More Story

One time on the old TeamFC3S mailing list, there was a thread where people were telling the stories of how they came to catch the rotary bug. I submitted my own story, I'll present it here unedited just as I posted it on September 27, 2000.

My first actual experience with a rotary powered vehical was only 2 months ago when I got my RX-7. But my facination goes way back.

I guess it was year after I graduated from high school. I was hanging out at the local pet shop talking about cars. The owner of the shop was talking about rotary vs. reciprocating engines. He was using the imperical method of questioning those present. He asked things like, what do the tires on your car do?..rotate. What do the axels do? Rotate. What does the drive shaft do? Rotate? So why would you want your power plant to be using reciprocating motion? What is the point of having serveral chunks of steel accelorating in one direction, only to stop, turn around, and go back in the oppisite, just to stop again?

Well that set off the spark in my head. I found myself talking to my dad, who had always worked on cars as I grew up, and had plenty of stories to tell about driving. I asked him, "why aren't all cars rotary powered?" Told me of the reliability problems with their engines, but also told me about Mazda spanking all cars in their class the first few years they raced rotaries, until the officials deceided that they had too much of an advantage and put restrictions on them to the point where they were less than equal to the cars they were racing against.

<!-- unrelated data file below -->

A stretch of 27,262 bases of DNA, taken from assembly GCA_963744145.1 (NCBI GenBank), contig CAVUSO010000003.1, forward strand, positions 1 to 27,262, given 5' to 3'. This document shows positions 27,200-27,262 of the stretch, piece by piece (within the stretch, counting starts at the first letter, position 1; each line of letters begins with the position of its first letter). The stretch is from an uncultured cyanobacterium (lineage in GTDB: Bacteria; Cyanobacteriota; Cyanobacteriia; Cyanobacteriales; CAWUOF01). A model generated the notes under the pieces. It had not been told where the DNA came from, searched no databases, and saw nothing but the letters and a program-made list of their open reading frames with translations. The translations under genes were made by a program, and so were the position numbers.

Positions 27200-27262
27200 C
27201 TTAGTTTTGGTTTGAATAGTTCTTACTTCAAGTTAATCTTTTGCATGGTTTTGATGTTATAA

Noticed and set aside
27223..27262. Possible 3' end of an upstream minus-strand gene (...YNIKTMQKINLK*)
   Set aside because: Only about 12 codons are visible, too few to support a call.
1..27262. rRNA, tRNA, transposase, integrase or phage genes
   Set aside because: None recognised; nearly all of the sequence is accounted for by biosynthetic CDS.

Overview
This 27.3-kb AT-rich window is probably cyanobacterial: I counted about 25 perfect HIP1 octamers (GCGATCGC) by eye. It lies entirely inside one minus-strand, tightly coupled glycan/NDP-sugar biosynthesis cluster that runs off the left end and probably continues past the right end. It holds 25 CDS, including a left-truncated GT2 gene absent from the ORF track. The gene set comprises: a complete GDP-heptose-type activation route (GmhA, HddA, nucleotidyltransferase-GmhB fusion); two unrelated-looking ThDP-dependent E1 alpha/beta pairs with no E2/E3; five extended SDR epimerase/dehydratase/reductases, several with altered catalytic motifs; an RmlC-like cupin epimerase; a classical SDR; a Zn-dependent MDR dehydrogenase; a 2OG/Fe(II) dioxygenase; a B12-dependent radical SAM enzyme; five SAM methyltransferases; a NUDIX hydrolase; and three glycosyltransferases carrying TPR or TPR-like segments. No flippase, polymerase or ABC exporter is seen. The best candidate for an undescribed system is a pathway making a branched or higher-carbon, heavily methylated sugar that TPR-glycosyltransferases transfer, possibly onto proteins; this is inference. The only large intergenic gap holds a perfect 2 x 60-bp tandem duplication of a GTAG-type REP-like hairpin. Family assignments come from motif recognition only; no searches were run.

I was having that conversation with my dad the night before he took me to the airport, I was moving to Florida to go to school. While living in Fort Lauderdale I started dating a girl that had this beat up looking hatch back. It was a faded charcoal/purple color. Horrid. The thing bearly idled, but the few times we rode on the highway, it really scooted.

Keep in mind I knew of the rotary engine, but not what cars Mazda had used it in. So I dropped out of the art school in Florida and moved back to Maryland, where I started attending a community college just so my huge student loans I got after only 6 months wouldn't come do so soon. At the community college I studied Computer Science and Math. In my Calculus, one of the chapters had a picture of a first generation RX-7 sitting on a salt flat. In that chapter we learned to calculate the area between two curves. One problem in the chapter had us compute the volume of the combustion chamber of the RX-7.

I think it was that point where I deceided I wanted an RX-7. The car looked nice in the picture, but more importantly the engine was so unique, so techy, there was no way I couldn't love it, you had to use Calculus to figure out the displacement, that was so cool.

I looked around on the Internet, and found tons of great sites, run by people who seemed to be huge fans of the car. I also discoved that there were 3 different body styles over the years. I liked the first gen. from my math book, and the thrid gens. were freaking sweet, but there was no way I'd want one of those second gens. they were just too boxy looking. So I started looking at prices, I discovered that I wasn't going to be able to afford an RX-7 with my current job. So I just kept doing the school thing, until I graduted and got a better job.

I didn't have too much money, but I figured I get a loan to buy a car if I found one. Not too much later a 1990 showed up on a local car lot. I went to look at it, but the owner of the lot just asked how I was going to pay for it. I said I'll try to finance it. He told me to go to a bank and find the money and once I "had my ducks in a row", I could come back a talk about the car.